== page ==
NICOSIA — Taking a bet that's paying off – opening to tourists with proof of COVID-19 vaccinations, negative tests or recovery – Cyprus is seeing air traffic picking up already in May, hoping for a cavalcade to come.
Transport Minister Yiannis Karousos tweeted that in the first nine days of May, air passenger traffic accounted for 59 percent of that for the whole of April, reported the Chinese news agency Xinhua.
Air flights in the first nine days of May reached 43.6 percent of those for the whole of April, he also said.
"With steady steps and good omens, we are entering the summer season with increased flights and strong interest from airlines. As we improve our epidemiological picture, our air connectivity and tourism will also see the benefits," Karousos said as the country eases out of another lockdown.
Tourism fell 93 percent in the first three months of the year when people weren't allowed to enter, another blow after a brutal 2020 that saw beaches and resorts essentially empty in an eerie look for a popular island and warm weather draw.
Deputy Tourism Minister Savvas Perdios said there has been a flow of tourists from Sweden as well as from Russia, the second-largest market for Cyprus, the island home to many Russians and a favorite place for the rich to hide money.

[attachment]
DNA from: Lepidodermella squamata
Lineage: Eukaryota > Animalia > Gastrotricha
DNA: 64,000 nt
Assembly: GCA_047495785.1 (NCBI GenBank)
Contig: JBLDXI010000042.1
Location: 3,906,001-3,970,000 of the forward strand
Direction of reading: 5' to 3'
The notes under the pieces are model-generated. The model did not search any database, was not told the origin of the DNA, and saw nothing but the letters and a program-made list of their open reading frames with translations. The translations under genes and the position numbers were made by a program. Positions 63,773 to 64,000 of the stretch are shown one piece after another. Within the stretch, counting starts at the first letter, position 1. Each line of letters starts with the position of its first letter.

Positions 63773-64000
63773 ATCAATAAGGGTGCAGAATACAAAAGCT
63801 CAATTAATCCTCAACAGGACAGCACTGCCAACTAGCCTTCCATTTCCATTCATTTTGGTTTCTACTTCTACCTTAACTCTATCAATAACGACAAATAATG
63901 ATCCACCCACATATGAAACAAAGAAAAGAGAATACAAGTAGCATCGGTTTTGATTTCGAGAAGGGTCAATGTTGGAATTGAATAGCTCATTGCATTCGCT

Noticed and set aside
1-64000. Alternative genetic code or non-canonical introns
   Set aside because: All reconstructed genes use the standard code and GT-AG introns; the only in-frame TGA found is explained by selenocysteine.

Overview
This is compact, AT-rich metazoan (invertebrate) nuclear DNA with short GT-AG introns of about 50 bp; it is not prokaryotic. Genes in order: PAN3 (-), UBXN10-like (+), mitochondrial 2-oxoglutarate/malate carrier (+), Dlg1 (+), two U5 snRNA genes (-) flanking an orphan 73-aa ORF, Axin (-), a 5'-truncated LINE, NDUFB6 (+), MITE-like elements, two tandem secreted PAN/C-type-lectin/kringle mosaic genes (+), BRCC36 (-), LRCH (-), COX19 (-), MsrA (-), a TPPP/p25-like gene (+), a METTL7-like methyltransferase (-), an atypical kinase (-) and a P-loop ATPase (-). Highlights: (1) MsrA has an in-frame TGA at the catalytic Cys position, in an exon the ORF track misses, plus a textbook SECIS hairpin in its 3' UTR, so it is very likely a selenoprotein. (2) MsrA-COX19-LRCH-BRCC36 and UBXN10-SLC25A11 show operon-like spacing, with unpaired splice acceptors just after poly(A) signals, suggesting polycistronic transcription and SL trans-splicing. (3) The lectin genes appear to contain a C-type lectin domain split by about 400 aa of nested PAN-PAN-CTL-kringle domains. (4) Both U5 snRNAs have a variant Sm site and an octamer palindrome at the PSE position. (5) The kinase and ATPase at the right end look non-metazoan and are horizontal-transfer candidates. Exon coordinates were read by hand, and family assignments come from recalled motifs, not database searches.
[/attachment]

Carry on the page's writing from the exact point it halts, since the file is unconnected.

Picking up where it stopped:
He said that more tourists from northern European countries are expected but all eyes are on when those from the former Colonial ruler the United Kingdom, the biggest market, will be allowed to travel.
Hermes Airports, the operators of the island's two international airports at Larnaca and Paphos, said a total of 220 flights are expected this week, compared with about 35 flights a week in April, picking up more.
Cyprus counts on tourism for the restart of its economy, as the tourism and travel sectors contribute about 25 percent to the country's annual economy.
Maria Kouroupi, a senior official with Hermes, told Xinhua that flights from the UK are expected to pick up in June as various airlines, including British Airways, began adding flights to their schedules.
Tourists are the biggest revenue engine for Cyprus, bringing in some 25 percent of the annual Gross Domestic Product (GDP) of 20.56 billion euros ($24.95 billion,) needed more than ever to bring a post-pandemic recovery.